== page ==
The benefits of school-to-school collaboration for effective CPD, teacher recruitment and retention can be powerful and long-term. Polly Butterfield-Tracey looks at how a group of schools in the South East is overcoming the barriers to collaboration

Earlier this year, the government launched a new strategy for the recruitment and retention of teachers (DfE, 2019), recognising that there are on-going and significant challenges to ensuring that teachers are attracted to and able to stay in the profession.

Its key priorities include early career support, a reduction in teacher workload, and creating a diverse range of options for teachers’ careers.

To build a career offer that attracts potential teachers and remains attractive, schools must work together to build local communities with a high engagement in professional learning.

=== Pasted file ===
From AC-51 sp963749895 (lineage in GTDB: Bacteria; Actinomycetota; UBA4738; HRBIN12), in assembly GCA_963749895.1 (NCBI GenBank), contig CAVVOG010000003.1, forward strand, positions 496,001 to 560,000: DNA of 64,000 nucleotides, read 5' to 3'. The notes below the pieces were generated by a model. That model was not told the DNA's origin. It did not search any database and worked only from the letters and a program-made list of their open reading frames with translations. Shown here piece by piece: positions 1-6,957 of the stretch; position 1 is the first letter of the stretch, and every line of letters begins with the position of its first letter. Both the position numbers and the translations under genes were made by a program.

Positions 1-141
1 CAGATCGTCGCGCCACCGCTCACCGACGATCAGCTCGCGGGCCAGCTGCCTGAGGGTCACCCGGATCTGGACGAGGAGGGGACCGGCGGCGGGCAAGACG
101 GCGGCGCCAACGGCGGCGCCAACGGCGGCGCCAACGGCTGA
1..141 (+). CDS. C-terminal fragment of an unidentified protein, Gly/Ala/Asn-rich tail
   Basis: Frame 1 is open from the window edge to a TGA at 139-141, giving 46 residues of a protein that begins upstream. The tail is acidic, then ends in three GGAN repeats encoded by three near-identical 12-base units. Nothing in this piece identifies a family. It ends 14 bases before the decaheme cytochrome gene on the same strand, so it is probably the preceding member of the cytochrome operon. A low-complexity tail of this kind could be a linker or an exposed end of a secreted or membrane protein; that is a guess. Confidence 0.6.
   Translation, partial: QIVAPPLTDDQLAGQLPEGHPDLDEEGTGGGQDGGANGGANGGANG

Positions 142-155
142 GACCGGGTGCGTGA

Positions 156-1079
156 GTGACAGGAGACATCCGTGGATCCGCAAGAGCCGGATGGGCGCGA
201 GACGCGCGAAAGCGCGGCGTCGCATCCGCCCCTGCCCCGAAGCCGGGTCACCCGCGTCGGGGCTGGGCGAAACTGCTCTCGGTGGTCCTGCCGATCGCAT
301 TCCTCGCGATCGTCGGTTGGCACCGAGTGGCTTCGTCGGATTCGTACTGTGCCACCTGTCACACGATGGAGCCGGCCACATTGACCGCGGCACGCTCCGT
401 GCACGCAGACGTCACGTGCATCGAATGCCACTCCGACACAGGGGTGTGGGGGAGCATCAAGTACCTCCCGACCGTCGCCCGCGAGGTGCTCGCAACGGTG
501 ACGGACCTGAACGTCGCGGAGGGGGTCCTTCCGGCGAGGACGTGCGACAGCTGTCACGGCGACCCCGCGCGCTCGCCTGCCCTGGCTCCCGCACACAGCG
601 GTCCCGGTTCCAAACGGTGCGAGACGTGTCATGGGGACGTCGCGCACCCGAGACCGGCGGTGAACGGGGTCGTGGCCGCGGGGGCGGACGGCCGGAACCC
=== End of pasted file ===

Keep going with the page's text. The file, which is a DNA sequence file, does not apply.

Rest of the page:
In the South East we serve a highly disadvantaged community. Many wards rank within the top 10 per cent most deprived in the UK (IDACI) and urban coastal schools have among the highest proportion of unqualified teachers. This has an impact on recruitment and retention and more than 25 per cent of secondary and eight per cent of primary schools reported vacancies or temporary appointments in the wider South East region in the Department for Education’s (DfE) 2015 Workload Analysis.

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